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Legislative Council oath-taking saga

CY Leung’s omission of ‘Hong Kong’ in 2012 oath does not make vow invalid, court hears

His lawyer also argued there were no good reasons to extend period within which retired civil servant’s judicial review application against chief executive should be made

PUBLISHED : Thursday, 12 January, 2017, 4:32pm
UPDATED : Thursday, 12 January, 2017, 10:17pm

Although Chief Executive Leung Chun-ying had omitted the words “Hong Kong” when he recited his oath in 2012, it should not render the vow invalid, the High Court heard on Thursday, as the oath-taking saga triggered last year by the actions of two pro-independence lawmakers-elect continued.

Cheung Chau resident Kwok Cheuk-kin, who has a history of launching legal challenges against the local government, is seeking a judicial review against the Hong Kong leader over his oath taken about four years ago.

But Leung’s lawyer argued that there were no good reasons for the court to extend the period within which the review application should be made. Under High Court rules, applications for permission to apply for a judicial review should be made “promptly” and in any event within three months from the date when grounds for the application first arose.

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Barrister Benjamin Yu SC, representing the chief executive, said the application should have been made shortly after Leung assumed office in 2012.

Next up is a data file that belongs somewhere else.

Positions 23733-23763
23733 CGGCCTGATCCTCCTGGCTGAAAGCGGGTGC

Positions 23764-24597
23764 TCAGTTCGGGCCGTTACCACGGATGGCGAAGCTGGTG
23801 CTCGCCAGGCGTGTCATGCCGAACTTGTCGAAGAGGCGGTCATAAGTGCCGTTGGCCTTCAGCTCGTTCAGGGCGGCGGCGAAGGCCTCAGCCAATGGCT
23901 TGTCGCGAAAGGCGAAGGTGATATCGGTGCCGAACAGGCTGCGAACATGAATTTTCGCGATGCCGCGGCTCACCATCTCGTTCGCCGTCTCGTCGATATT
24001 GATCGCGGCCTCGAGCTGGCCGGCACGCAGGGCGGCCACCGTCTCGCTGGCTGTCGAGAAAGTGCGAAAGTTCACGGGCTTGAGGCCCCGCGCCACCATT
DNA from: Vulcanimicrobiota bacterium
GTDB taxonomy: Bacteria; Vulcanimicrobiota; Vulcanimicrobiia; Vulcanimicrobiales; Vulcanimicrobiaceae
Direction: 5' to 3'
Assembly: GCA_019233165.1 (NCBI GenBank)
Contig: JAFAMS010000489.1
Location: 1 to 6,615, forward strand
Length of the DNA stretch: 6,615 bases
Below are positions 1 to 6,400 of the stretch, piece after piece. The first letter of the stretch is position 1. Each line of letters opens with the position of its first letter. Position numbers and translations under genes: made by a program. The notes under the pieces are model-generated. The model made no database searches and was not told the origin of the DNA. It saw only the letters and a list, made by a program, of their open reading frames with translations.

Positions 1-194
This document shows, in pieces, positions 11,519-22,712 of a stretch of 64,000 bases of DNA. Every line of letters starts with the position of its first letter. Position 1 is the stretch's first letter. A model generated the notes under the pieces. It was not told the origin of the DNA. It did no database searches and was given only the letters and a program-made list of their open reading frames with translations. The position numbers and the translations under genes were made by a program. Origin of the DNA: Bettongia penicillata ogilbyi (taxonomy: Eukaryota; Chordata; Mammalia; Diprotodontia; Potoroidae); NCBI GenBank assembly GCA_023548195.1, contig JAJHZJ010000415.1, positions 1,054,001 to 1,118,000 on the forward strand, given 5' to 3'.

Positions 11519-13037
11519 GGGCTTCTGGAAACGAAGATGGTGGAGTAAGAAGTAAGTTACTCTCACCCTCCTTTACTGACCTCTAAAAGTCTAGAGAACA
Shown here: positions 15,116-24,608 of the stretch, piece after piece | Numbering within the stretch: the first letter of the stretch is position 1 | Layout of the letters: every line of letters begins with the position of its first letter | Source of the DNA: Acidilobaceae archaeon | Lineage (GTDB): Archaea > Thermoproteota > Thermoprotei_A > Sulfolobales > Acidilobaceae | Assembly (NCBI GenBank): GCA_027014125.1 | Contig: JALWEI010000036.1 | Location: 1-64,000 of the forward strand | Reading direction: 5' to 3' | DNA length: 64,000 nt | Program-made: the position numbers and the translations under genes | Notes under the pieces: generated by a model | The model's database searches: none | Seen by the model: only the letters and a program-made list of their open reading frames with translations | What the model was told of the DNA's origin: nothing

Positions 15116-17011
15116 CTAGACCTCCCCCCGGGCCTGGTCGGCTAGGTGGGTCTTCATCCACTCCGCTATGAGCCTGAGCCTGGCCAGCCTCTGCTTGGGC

The lawyer also said the Cheung Chau resident should bear the consequences and foot Leung’s legal bill if his application was rejected lest more potential claimants head to court for “bad reasons”.

Kwok filed his judicial review application in November against Leung and a number of Legislative Council members after the administration took legal action against two democratically elected localist lawmakers, Sixtus Baggio Leung Chung-hang and Yau Wai-ching. The pair sparked an uproar after they made remarks deemed insulting to China during the Legco swearing-in ceremony on October 12. Yau also unfurled a banner which read: “Hong Kong is not China.”

The episode prompted the Standing Committee of the National People’s Congress to issue an interpretation of Basic Law Article 104 – ahead of a court ruling on the administration’s challenge that eventually disqualified the duo.

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The interpretation stated that lawmakers must be “sincere” in taking their oaths of office and that those who do not comply will face instant disqualification.

Kwok argued that the ruling cast new light on all of the city’s swearing-in ceremonies for public office, including that of the chief executive in 2012.

Kwok later dropped his claims against the lawmakers, targeting only Leung.

On Thursday, barrister Ernest Ng, representing the Cheung Chau resident, said his client wanted Leung to retake his oath following the top legislature’s interpretation.

But Yu claimed that Leung’s omission of the words “Hong Kong” was not important.

He played down the significance of the omission and said the solemnity and sincerity of Leung’s vow was beyond question. “There is no effect on the meaning of the oath,” the lawyer said of the omission.

But Kwok stressed that Leung should retake his oath. “A mistake is a mistake,” he said outside court.

The retired civil servant said he could be bankrupted by legal costs if he lost the present case.

Mr Justice Thomas Au Hing-cheung reserved his judgment.